Saturday, February 11, 2017
Steve Lacy - Points
Soprano saxophonist Steve Lacy is one of my major musical heroes. His improvising is passionate, but restrained and thoughtful, with no wasted gestures. He recorded prolifically; between his first recording session in 1954 and his death in 2004 he made scores of albums for many labels, large and small. Points, recorded in 1978 for the French Le Chant du Monde label, is one of the rarest and best records in his catalog. It's something of a concept album - the subject being the soprano saxophone itself. Lacy's longtime saxophone partner, Steve Potts, plays only soprano here (he was primarily an alto saxophonist), and the selections are carefully chosen to pay tribute to Lacy's instrument of choice, and to some its major practitioners.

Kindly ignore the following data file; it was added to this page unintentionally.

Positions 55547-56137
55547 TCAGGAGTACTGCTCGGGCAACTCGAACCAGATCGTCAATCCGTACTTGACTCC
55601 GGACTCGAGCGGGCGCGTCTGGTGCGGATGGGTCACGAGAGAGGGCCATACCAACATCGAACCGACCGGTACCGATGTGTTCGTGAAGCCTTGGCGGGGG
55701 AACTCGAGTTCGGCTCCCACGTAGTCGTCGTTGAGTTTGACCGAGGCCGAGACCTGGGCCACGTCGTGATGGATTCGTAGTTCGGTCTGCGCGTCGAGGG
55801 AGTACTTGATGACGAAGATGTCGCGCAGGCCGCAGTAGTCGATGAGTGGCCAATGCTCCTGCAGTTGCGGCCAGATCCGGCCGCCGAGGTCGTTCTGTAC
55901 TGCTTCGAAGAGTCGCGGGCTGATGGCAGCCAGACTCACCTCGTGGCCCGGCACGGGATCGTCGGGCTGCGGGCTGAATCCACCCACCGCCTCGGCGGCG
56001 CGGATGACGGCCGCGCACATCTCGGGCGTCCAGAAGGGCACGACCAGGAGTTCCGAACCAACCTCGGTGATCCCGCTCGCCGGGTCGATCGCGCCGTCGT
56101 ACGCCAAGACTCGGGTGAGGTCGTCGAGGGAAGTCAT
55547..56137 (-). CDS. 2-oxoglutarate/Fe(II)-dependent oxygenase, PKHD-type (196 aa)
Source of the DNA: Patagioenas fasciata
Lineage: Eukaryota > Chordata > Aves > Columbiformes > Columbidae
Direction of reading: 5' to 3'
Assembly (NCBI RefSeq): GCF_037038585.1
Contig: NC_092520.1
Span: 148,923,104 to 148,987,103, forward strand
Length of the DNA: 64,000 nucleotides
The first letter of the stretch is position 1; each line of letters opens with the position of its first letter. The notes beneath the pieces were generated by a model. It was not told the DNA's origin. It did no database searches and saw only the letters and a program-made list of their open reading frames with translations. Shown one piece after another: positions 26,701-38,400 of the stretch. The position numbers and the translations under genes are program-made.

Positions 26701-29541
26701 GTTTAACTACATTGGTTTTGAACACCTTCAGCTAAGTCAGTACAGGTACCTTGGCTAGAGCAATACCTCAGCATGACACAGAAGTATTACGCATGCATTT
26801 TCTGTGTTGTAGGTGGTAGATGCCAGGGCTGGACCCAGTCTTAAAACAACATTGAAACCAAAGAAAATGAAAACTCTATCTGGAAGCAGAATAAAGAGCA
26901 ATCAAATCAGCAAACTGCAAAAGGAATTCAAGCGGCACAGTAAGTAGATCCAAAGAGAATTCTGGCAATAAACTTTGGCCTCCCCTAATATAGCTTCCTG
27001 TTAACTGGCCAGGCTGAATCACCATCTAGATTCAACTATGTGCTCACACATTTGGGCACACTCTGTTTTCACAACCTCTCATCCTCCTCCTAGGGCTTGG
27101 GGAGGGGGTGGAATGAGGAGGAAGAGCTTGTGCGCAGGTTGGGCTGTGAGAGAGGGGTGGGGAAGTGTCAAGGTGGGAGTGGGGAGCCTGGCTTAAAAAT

The record starts with an astringent quartet arrangement (two soprano saxes, bass, and drums) of Duke Elllington's "The Mooche." This track is an homage to the "father" of the jazz soprano sax, Sidney Bechet; Lacy was inspired to take up the instrument after hearing Bechet's recording of "The Mooche." This is followed by an unaccompanied solo (a Lacy specialty) of "In a Sentimental Mood" in medley with "My Favorite Things." This medley is a tribute to Johnny Hodges and John Coltrane.
The rest of the pieces are Lacy compositions. "Stalks" is a trio, with Lacy accompanied by bass and drums (Kent Carter and Oliver Johnson). "Points," which takes up all of side two, is a three-part suite for the two soprano saxophones - the most soprano-oriented piece of them all.
One of the strengths of this album is its variety; no two pieces use the same instrumentation - a common Lacy gambit. The compositions are engaging and the playing is excellent, making this one of my favorite Steve Lacy albums.